With solar power, overprovisioning is less feasible because solar peaks in the middle of the day, and adding more simply results in discarding more power. The ameliorate this problem batteries are added to solar installations to move the excess midday power to the evening. The batteries are horrendously expensive and must be replaced every five years because they wear out.
The fact that wind or solar has to be 100% backed up, usually by fossil fuel plants, means that the wind or solar does not displace the full cost of the fossil fuel electricity, but only the marginal cost, or the cost of the fuel. The capital expenditure for the fossil fuel plants still needs to be amortized. By the time green electricity has displaced 50% of the fossil fuel electricity, overprovisioning and batteries will increase its cost to as much as $100 per megawatt-hour exclusive of substantial direct subsidies This $100 electricity displaces fuel costing $15.
About 30 states have enacted renewable portfolio standards. These are requirements that a certain percentage of grid power must come from renewable sources, meaning in most cases wind and solar. For example, California requires 60% renewable by 2030. To make matters worse, the left wants to have a federal standard to force laggard states to adopt more such dumb energy.
Once there is a mandate the utility companies must install vast quantities of wind or solar regardless of the cost. The interplay between the utilities and the relatively small number of companies with the resources to build utility-scale installations costing hundreds of millions of dollars has resulted in the emergence of a standard type of deal. The deal is, approximately, that the independent company will build and operate the wind or solar installation in return for a 25-year contract to purchase the electricity at a set price. Most of the risk is borne by the utility, then passed on to the utility customers, and finally passed to the taxpayer because there is an implicit government backing for the electric grid. Financially speaking, a green electricity plant starts looking like a 25-year bond, yielding 5 or 6 percent. Because a wind or solar installation looks to an investor like a bond, the installations are often sold to conservative investors, such as pension funds.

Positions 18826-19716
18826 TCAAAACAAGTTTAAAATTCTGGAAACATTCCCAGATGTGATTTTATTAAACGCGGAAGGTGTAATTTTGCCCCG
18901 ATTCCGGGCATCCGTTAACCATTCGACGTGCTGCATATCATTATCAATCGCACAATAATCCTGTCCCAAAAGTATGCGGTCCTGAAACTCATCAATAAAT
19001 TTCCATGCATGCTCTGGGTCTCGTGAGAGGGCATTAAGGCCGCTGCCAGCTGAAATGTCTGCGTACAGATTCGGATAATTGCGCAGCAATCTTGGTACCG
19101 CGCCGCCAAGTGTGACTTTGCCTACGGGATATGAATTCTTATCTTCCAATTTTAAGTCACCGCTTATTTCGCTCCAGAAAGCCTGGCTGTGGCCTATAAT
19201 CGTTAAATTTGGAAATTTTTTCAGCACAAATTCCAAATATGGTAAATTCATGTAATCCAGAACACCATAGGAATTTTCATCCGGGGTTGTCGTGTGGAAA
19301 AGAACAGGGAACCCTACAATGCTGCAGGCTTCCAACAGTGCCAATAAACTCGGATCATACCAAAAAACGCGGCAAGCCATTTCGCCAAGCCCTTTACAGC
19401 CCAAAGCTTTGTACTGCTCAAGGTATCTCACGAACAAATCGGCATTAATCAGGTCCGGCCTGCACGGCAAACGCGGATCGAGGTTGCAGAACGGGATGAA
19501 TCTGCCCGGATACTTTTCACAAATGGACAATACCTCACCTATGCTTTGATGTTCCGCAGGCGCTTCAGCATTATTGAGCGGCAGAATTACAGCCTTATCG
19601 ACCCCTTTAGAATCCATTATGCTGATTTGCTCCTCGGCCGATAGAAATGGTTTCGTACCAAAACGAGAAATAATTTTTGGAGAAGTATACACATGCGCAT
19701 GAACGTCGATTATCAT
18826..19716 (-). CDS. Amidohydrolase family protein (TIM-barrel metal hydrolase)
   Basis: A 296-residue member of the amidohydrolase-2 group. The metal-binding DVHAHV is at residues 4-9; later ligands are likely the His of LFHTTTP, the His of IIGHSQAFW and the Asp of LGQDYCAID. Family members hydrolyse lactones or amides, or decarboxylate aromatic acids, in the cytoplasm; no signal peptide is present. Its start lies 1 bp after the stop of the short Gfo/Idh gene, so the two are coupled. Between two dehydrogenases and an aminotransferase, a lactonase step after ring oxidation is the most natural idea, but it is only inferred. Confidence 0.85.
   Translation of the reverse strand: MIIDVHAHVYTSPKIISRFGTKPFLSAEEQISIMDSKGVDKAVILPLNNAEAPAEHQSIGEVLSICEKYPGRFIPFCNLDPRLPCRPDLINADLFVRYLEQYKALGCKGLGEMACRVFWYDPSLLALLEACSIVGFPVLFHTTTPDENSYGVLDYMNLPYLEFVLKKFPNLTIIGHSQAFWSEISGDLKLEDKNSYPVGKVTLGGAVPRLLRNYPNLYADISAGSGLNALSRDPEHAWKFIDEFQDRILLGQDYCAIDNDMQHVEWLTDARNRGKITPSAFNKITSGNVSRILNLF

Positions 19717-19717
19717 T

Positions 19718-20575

The utility is financing exorbitantly expensive electricity that its ratepayers have to pay for. The only way to get out of the deal is bankruptcy. That is not so far-fetched. PG&E, a dominant California utility, recently declared bankruptcy over an issue of forest-fire liability. Their threat to abrogate $40 billion in green energy contracts bought the California politicians to heel and probably won PG&E better terms.
The logical method of computing the amount of subsidy provided by renewable portfolio standards would be to compare the free market cost of green electricity with the mandated green electricity. This is made difficult by the fact that there is no free market in utility-scale wind or solar electricity. Why would a utility buy wind or solar electricity that does not replace their existing plant and costs much more than the marginal cost of running their existing plant? The deep irrationality of the government mandates is illustrated by the fact that California pays Nevada to accept green electricity. In other words, they “sell” it for a negative price. They need to do this is meet their renewable portfolio standards. If they discard the electricity, it doesn’t count because it is never produced.
The goal of reducing CO2 emissions can be better met by building nuclear plants. Nuclear is blacklisted by the environmental lobby. But visionary environmentalists that believe in global warming are promoting the nuclear option.
via American Thinker